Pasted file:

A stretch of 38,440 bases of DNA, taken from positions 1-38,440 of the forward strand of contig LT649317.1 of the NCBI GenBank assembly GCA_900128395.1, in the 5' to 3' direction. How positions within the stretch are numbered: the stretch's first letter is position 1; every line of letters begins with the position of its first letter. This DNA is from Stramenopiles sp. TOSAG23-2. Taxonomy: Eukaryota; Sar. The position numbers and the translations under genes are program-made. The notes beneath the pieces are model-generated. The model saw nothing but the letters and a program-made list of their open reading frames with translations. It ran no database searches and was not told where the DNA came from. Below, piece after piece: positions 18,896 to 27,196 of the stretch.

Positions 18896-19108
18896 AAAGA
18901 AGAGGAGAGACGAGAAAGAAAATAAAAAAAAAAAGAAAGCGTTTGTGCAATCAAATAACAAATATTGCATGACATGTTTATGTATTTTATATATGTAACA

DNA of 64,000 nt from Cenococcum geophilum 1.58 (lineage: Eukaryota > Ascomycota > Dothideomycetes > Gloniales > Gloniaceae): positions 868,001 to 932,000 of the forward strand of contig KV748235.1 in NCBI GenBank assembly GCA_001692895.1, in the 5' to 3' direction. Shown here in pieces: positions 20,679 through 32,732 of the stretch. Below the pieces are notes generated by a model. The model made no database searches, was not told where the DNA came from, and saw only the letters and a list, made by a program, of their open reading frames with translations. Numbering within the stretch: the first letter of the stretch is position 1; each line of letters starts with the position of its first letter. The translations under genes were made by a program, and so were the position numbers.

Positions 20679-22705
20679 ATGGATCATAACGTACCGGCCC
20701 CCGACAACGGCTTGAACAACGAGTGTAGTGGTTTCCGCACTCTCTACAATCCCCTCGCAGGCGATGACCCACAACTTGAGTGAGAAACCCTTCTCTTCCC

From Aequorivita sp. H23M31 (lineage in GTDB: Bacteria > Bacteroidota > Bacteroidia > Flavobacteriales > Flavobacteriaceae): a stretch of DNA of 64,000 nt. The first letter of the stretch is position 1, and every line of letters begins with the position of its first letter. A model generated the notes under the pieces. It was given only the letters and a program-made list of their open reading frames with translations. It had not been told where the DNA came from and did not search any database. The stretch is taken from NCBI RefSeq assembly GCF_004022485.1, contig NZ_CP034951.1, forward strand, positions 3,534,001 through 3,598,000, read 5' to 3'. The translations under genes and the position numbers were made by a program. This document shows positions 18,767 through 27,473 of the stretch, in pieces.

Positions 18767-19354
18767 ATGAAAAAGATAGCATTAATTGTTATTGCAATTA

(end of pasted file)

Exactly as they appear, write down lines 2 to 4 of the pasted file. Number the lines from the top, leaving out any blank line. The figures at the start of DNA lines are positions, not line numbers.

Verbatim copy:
Positions 18896-19108
18896 AAAGA
18901 AGAGGAGAGACGAGAAAGAAAATAAAAAAAAAAAGAAAGCGTTTGTGCAATCAAATAACAAATATTGCATGACATGTTTATGTATTTTATATATGTAACA